A Wichí Indian village has won an important victory in its battle to hold on to some of its land, in the face of a brutal campaign by absentee landowners.
The Wichí village of Hoktek T'oi, in the northern Argentinian province of Salta, has seen all its ancestral land bought up by rich businessmen and politicians living thousands of miles away. They have bulldozed and burnt huge swathes of the Wichí's forests, turning them into vast plantations of beans and cotton. The village has repeatedly been sprayed with pesticides, and the Wichí have had to physically stop bulldozers destroying their homes, their burial ground and their last remaining tracts of forest. Other Wichí villages nearby have been similarly affected.
The Wichí went to court when a landowner attempted to destroy the last 17 hectares of their forest near the village. Survival wrote to the judge, urging her to finally give the Wichí justice. In her verdict, the judge ruled that the land does indeed belong to the Indians. The landowner appealed, and his appeal has also been rejected.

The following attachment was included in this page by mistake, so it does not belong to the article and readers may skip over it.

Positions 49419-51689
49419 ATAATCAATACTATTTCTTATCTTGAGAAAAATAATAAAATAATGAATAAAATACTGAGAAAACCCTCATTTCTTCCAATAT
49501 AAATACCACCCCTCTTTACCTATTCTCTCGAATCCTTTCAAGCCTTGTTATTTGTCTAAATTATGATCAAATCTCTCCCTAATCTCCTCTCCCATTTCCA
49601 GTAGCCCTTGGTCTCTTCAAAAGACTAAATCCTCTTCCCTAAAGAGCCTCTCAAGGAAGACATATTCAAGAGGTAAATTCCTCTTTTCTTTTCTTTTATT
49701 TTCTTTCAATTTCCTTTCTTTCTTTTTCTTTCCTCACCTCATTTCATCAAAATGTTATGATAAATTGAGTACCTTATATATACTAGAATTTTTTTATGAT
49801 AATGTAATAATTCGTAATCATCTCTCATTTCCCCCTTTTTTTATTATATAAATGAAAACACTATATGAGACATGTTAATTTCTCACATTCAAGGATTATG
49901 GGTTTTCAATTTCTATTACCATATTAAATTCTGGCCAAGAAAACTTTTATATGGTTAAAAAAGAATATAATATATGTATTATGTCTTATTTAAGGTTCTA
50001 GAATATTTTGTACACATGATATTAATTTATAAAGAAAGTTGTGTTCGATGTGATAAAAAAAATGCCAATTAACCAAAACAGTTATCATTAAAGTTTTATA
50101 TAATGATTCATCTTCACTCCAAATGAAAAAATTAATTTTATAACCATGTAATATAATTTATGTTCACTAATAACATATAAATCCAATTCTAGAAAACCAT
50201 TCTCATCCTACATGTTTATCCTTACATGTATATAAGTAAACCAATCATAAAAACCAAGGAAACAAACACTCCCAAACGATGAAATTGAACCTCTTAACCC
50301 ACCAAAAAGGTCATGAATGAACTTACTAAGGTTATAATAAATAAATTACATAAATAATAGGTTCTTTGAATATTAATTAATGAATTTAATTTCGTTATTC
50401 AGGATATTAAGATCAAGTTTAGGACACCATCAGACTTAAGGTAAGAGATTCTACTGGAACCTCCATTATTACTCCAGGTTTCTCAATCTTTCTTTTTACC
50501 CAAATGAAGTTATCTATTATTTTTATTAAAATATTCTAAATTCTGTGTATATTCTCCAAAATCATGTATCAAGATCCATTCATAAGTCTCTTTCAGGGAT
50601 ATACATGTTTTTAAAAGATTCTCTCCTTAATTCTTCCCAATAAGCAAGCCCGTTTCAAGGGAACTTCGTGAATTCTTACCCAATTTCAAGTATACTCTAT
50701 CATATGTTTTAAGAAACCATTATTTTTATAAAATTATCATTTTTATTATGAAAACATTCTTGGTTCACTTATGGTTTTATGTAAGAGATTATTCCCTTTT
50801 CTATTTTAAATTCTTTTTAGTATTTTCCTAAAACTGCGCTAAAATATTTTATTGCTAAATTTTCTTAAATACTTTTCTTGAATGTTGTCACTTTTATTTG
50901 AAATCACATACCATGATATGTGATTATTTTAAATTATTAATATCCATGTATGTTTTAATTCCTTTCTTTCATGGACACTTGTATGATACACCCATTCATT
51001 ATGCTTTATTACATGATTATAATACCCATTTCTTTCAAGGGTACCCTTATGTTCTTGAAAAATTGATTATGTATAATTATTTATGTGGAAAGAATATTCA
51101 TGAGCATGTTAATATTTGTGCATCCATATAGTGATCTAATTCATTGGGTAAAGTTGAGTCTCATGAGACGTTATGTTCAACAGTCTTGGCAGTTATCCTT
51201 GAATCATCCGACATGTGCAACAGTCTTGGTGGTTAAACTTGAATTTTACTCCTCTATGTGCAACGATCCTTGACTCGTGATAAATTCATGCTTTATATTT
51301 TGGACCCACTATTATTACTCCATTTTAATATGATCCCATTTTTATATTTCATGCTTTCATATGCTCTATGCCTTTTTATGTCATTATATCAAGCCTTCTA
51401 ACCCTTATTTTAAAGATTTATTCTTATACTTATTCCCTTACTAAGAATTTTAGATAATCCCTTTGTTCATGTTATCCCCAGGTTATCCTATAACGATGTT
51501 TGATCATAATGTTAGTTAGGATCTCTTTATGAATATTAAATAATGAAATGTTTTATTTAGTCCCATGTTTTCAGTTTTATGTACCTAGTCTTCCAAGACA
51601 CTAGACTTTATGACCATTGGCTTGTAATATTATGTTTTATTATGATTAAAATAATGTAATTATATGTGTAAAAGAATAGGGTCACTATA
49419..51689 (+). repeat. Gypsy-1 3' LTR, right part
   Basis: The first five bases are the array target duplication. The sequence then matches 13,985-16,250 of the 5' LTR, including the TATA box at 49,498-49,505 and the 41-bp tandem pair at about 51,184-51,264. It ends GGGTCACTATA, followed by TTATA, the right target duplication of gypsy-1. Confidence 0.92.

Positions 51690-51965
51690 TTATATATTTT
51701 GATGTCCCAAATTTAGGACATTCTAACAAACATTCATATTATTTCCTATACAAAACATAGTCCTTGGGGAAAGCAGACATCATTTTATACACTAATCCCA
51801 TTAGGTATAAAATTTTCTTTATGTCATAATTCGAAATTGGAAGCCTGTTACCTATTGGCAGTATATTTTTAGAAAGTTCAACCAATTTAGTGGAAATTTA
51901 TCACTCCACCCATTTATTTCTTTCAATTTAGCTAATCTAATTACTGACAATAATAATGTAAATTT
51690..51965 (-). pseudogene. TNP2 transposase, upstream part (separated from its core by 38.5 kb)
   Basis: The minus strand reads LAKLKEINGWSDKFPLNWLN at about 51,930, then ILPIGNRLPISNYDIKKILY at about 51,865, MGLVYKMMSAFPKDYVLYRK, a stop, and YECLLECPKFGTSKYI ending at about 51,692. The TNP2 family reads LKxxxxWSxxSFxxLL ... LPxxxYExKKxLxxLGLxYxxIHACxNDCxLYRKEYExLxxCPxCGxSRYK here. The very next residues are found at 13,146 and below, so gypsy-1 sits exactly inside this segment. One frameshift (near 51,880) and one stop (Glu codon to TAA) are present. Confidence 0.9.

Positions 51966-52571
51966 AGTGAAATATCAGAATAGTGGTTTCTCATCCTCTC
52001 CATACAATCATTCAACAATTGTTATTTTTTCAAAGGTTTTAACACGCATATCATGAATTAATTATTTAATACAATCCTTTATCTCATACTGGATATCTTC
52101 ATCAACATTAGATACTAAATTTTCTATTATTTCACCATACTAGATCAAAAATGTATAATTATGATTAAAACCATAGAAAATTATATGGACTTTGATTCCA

The Wichí wrote to Survival expressing their 'happy and affectionate thanks' and saying that 'the response you gave to our plea for help shows that there is a force greater than the obstacles that confront us.'